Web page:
On 12 December 2019, I didn’t vote with pride. For me, putting a cross beside ‘Liberal Democrat’ gave me that same sensation as going to bed at 9pm on a Saturday or listening unironically to Taylor Swift: one of those unglamorous yet innocuous activities you pray your cooler acquaintances will never find out about.
Late on election night, as the exit polls rolled in and my peers hatched plans to launch a Marxist revolution from our university accommodation, I dreaded that my vote had provided a gateway to a Tory victory and forestalled any opportunity for radical change by splitting the opposition. The aftermath soon made things clear. Swinson’s campaign had flopped and it seemed as though I and other Lib Dem supporters had sacrificed our votes to a gaggle of smug Tories. The question was: how had this prime opportunity gone so wrong for the Lib Dems?
Brexit, as ever, was the standout issue. The Lib Dems proposed several good and pragmatic policies, from raising £7 billion for the NHS via a penny increase in the income tax to setting concrete renewable energy targets for 2030. Yet those two big, unfriendly words on the front of their manifesto -“STOP BREXIT” – drowned out the rest of their campaign. The Lib Dems’ commitment to revoking Article 50 without another referendum was fatal to their chances: the move not only incensed swathes of Brexiteers but rendered the very title of ‘Democrats’ pitifully ironic in the minds of many Remainers as well. Somehow the party that marketed itself as the voice of reasonableness were bracketed by their target voters as extremists.
Predictably, in staunch pro-Leave regions the party made no gains. Yet even in London, where they’d bagged on new talent and cosmopolitan internationalism to win them seats, their campaign bore no fruit. Labour defectors, Chuka Umunna and Luciana Berger, and ex-Tory, Sam Gyimah, each failed to win seats in the capital (though, admittedly, in Umunna and Berger’s cases, by relatively small margins). And, of course, Swinson’s 149 vote defeat to the SNP in East Dunbartonshire was the icing on the cake of Lib Dem humiliation. The party’s vote share may have increased from 7.4% to 11.6% from 2017, but its leader’s loss in her own constituency demonstrated the fragility of the Lib Dems’ cachet as the pro-Remain party in an election fought on Brexit lines.
Indeed, Swinson’s leadership posed challenges for the Lib Dems from as soon as she took up the post in July. Practically unknown to the public before that point, she experienced all the downsides of her relative obscurity and none of the perks. Not only did Swinson lack a strong public image during the election, she was nonetheless haunted by her track record from the Cameron-Clegg coalition, under which she had voted in favour of the infamous rise in tuition fees and against certain public spending policies like raising welfare benefits.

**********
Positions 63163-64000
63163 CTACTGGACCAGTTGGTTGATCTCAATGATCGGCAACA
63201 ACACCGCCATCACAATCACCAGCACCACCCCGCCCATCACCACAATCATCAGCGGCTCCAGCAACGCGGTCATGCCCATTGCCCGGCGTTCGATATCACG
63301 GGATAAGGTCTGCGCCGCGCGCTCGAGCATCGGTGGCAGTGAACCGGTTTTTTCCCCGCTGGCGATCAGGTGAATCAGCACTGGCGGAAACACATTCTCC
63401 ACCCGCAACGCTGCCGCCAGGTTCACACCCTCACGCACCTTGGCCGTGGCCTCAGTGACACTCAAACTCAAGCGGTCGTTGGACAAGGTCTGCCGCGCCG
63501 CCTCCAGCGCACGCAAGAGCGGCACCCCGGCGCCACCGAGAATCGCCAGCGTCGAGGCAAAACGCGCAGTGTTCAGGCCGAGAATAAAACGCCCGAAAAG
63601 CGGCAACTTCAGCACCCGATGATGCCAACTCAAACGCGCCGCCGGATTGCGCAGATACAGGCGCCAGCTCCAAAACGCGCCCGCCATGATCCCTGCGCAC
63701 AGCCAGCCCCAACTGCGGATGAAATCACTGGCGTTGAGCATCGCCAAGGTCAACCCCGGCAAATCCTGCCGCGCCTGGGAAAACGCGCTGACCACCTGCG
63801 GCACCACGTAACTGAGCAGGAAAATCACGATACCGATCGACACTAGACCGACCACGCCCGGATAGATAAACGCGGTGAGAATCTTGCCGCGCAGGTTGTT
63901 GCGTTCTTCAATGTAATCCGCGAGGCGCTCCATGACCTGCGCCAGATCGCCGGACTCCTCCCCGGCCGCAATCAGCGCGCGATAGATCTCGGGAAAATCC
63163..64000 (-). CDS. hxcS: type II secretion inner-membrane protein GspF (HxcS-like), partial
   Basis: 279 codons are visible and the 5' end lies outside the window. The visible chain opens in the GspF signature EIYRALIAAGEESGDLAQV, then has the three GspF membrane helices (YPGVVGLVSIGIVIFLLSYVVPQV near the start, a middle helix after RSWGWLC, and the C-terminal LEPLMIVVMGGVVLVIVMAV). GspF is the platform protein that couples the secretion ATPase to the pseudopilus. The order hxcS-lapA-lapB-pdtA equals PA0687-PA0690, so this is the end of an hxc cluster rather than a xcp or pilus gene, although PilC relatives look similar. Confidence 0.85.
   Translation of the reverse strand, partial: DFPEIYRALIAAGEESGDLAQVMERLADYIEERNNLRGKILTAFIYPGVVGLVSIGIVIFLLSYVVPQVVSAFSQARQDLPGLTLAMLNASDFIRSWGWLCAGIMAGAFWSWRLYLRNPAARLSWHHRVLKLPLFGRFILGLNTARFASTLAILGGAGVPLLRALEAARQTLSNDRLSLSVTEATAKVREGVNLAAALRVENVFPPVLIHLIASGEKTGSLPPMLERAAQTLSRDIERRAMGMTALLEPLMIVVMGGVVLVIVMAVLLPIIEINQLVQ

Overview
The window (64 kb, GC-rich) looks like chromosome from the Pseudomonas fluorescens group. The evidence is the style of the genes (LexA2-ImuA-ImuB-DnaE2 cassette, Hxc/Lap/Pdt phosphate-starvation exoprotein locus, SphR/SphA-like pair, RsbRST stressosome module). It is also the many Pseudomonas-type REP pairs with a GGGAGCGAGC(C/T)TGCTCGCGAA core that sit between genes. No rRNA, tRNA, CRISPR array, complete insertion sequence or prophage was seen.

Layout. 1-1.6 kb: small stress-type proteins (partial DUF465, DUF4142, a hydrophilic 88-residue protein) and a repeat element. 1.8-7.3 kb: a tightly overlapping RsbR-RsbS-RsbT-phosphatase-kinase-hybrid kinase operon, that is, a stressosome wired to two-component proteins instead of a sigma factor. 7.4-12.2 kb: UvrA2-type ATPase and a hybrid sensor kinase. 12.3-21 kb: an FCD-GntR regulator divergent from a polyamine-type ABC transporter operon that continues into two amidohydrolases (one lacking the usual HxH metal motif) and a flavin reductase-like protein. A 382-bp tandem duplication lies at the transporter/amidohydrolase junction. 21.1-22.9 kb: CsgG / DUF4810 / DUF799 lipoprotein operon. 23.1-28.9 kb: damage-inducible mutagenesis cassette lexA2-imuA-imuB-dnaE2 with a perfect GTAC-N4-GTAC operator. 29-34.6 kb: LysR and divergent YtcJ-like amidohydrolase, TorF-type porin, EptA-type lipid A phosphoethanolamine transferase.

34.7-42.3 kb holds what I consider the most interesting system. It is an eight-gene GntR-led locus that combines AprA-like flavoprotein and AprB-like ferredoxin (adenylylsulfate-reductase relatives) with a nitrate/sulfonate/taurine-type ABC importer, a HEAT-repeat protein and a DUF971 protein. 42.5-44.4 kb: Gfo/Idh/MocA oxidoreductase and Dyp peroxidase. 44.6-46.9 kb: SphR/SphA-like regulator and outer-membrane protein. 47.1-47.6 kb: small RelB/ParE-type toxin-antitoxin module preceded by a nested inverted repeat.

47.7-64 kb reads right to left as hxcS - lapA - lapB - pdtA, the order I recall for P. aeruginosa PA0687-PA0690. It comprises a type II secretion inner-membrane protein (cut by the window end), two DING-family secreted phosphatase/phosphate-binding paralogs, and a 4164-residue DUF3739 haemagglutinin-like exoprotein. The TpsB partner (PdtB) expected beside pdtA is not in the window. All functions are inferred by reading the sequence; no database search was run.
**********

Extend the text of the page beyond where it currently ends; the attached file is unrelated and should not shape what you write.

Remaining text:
Watching the Question Time leaders’ special in November, public indifference to Swinson was palpable. While there were Corbyn and Johnson fanatics on either side, the Lib Dem leader was hard-pressed to induce even a smattering of polite applause from the audience. Swinson had pushed for this election, but by mid-November, her earlier claims to be “a candidate to be prime minister” in a nation where “change is possible” already appeared hollow and embarrassing.
While I’m sure there must be some evangelical Lib Dem supporters out there, the party has failed to inspire faith, let alone fervour, in its voters since the days of Cleggmania. Instead, it serves as a safehouse for the disillusioned: a place for those who are horrified simultaneously by Johnson’s special brand of bigotry and lies, and Corbyn’s culpable inactivity, particularly on the issues of Brexit and anti-Semitism within the Labour party.
Lib Dem support in this election was therefore confined, in many cases, to tactical voting. Yet as we saw on the 12th, clumps of sheepish Lib Dem supporters in a disparate range of constituencies could never procure them landslide electoral gains within the first-past-the-post system. Though the Lib Dems won 11.6% of votes, they currently hold just 1.7% of seats, testament to their perennial position as the second or third choice in the vast majority of constituencies.
Unfortunately, in this election, the tactical vote played into the hands of the Johnson, splitting the anti-Tory vote between Labour and the Lib Dems. In the case of Sam Gymiah, Thursday’s results were particularly jarring: the Conservatives’ Felicity Buchan beat Labour’s Emma Dent Coad in Kensington by just 150 votes. Had Sam Gymiah not snatched up 9312 votes for the Lib Dems, Kensington would have stayed out of the hands of the Tories. Yet on the other side of the coin, the same argument can be made against Labour in the neighbouring constituency of Westminster, where Chuka Umunna came in second and Labour’s Gordon Nardell third. Either way, a lack of clear direction in such seats on which party would provide the best tactical voting opportunity against the Conservatives proved a winning formula in their victory.
When voting Lib Dem in the current climate, you likely do so on the basis of a lesser of two (or, in this case, three) evils approach, rather than with any expectation that the party will be able to their policies into practice. Paradoxically, the answer to both the Lib Dems’ small gains and their overall failure in this election was its status as the party for the ambivalent and uninspired. In the second general election of my life, I hope that I will be freed of this ambivalence; that next time around I will be able to step up to the ballot box and draw my cross besides a party in which I have real faith; that I will not settle once again for begrudging acceptance.
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